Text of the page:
Coincidentally, the previous day witnessed the British parliament, specifically the House of Commons, inadvertently honor Cheney in the debate on whether to extend the military intervention aimed at ISIS in Iraq into ISIS’s supposed heartland in Syria.
In August 2002 to what is now the run-up to the British-American invasion of Iraq, Dick Cheney addressed the Veteran of Foreign Wars organisation wherein he premiered the “risk of inaction” argument. He first claimed that “there is no doubt that Saddam Hussein now has weapons of mass destruction” before adding the coup de grace:
“Deliverable weapons of mass destruction in the hands of a terror network, or a murderous dictator, or the two working together, constitutes as grave a threat as can be imagined. The risks of inaction are far greater than the risk of action.”
Opening the debate in the House of Commons on 2nd December, Prime Minister David Cameron reformulated Cheney’s argument by insisting that past mistakes should not be “an excuse for indifference or inaction” before substantiating “inaction does not amount to a strategy for our security or that of the Syrian people, but inaction is a choice.”
Former Defence Secretary (under the previous Cameron coalition government) Liam Fox, claimed that “to do nothing is a policy position which will have its own consequences.”
One of Tony Blair’s Foreign Secretary’s Margaret Beckett admonished on the “consequence of inaction” against ISIS before concluding “inaction too leads to death and destruction” as though Blair’s invasion of Iraq inaugurated a period of world peace.
Gisela Stuart, a Blairite politician and the only British Labour parliamentarian to support the re-election of George W. Bush in 2004 argued that “there are some things that we do know, and one of them is that just as actions have consequences, so does inaction.”
Dr. Sarah Wollaston, a Conservative also elaborated and warned of the “consequence of inaction” for the security of the United Kingdom.
Angela Smith, a Labour politician rhetorically queried as though as it was the first time someone ever asked, “Does not this choice involve risk? The risk involved in doing something has to be balanced against the risk involved in doing nothing, which equally carries great risk for this country and for the world.” Clearly, she never thought of the risk of plagiarising Dick Cheney.
Wendy Morton, a newly elected Conservative thunderously decried that “We need military action, not inaction.”
Ruth Smeeth, Labour member and former PR guru for the British Israeli lobby group, BICOM, then picked up the baton to beam that “there is a cost of inaction, as much as there is a cost of action, and if we allow atrocities to go unpunished and unrestrained we will bear the burden.” Needless to say Smeeth is not on record noticing any of Israel’s atrocities in its occupation of Palestine over the last several decades.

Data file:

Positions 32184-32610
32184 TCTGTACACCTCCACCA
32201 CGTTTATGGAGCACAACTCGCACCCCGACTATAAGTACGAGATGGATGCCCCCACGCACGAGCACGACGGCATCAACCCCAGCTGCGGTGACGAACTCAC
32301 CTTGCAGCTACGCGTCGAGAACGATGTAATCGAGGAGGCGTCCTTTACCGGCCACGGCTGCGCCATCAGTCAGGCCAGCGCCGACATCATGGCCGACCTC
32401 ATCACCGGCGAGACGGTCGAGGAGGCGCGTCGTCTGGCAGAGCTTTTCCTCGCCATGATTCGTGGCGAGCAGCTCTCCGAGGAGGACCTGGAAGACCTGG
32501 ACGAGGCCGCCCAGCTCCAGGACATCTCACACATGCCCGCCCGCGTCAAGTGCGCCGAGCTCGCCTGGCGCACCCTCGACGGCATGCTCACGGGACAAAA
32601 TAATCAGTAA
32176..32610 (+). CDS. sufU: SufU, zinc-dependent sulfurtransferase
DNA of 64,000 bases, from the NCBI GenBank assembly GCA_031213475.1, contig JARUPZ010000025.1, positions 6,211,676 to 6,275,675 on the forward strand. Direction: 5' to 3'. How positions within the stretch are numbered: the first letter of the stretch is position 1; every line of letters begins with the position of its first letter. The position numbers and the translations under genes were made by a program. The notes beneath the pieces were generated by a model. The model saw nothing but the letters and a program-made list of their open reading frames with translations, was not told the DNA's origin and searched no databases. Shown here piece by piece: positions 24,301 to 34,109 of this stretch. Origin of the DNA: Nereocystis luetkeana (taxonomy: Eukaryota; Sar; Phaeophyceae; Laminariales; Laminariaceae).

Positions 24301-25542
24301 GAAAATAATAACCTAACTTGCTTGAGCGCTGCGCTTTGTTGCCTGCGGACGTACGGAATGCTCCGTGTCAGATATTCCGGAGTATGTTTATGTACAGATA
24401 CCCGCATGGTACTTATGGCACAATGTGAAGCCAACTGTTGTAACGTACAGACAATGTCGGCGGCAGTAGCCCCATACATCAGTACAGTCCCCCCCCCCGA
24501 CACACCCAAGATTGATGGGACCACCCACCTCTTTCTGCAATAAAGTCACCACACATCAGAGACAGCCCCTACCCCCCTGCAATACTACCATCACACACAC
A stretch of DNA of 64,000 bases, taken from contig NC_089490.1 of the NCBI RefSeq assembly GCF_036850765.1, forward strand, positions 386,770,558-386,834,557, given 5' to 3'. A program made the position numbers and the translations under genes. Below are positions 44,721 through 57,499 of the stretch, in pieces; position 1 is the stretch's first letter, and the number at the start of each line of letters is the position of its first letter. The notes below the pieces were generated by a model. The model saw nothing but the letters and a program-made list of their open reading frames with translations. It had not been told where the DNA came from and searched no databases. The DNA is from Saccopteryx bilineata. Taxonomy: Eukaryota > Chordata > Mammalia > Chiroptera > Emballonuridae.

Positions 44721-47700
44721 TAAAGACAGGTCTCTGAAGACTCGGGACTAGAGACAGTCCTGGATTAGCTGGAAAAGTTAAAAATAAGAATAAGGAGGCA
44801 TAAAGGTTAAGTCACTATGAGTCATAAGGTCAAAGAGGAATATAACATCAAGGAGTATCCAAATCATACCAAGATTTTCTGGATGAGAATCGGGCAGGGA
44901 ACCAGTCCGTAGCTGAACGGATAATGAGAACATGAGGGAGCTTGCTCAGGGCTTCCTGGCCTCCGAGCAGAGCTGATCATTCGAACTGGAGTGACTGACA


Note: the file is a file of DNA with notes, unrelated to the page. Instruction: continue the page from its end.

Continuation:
Chloe Smith, a Conservative who was elected to parliament on the back of the previous Labour incumbent for her area being accused of nepotism, insisted that “no action is not an option. We all know there is history behind and there is risk ahead.”
Simon Hoare, another newly elected Conservative and Oxford University History graduate, reformulated “risk of inaction” pitch claiming that there was “nothing splendid in isolation.” This was a clever play on words and history as the foreign policy of the British state in the late Victorian period was known as “splendid isolation.” That is the British Empire could afford to dwell in “splendid isolation” because they were more powerful than their two nearest global imperialist competitors France and Russia and had no need for allies, therefore Great Britain was in “splendid isolation”. The rise of Germany led the British elite to scurry and seek salvation in a “special relationship” with another rising power, its former colony, the United States.
Wrapping up the debate in support of David Cameron’s motion to supposedly attack ISIS in Syria, the current Foreign Secretary, Phillip Hammond emphasised that “We have to be clear—I think the right hon. Member for Derby South (i.e. Margaret Beckett) was the first to say this—that the risks of inaction are far greater than the risks of action.” Hammond was clearly not paying close attention to his leader as it was Cameron who began the “risk of inaction” ball rolling during the debate.
According to Bob Woodward, the world renowned investigative journalist, the “risk of inaction” formulation emanates from one of Cheney’s favourite military historians Victor Davis Hanson.
However, there must be something ‘rotten in the state of Denmark’ when the British Prime Minister, Foreign Secretary, former Defence Secretary and a former Foreign Secretary all employ and rehash an argument of a discredited, warmongering vice-President. Furthermore, not once in the debate did anyone question the credibility of a team of arsonist having any moral right in putting out the fire they had caused in the first place.
When Cheney employed the “risk of inaction” line it was to justify pre-emptive war on Iraq based on partly British supplied false intelligence. This time round, it was to justify further intervention in the Middle East in response to what the original invasion produced, al-Qaeda in Iraq, which became ISIS.
At the unveiling ceremony of the bust, Dick Cheney claimed the vice-President busts were “one shot at being remembered.” In the British parliament the previous day prominent politicians did more than remember him – they invoked him to vote for more imperialist war.
 House of Commons, Deb 2 December 2015, Vol 603, Col 339
 ibid., Col 358
 ibid., Col 363
 ibid., Col 387
 ibid., Col 431-432
 ibid., Col 453
 ibid., Col 455
 ibid., Col 462
 ibid., Col 478
 ibid., Col 480
 ibid., Col 489
 Bob Woodward, Plan of Attack, (Simon & Schuster, London, 2004), pg. 428-429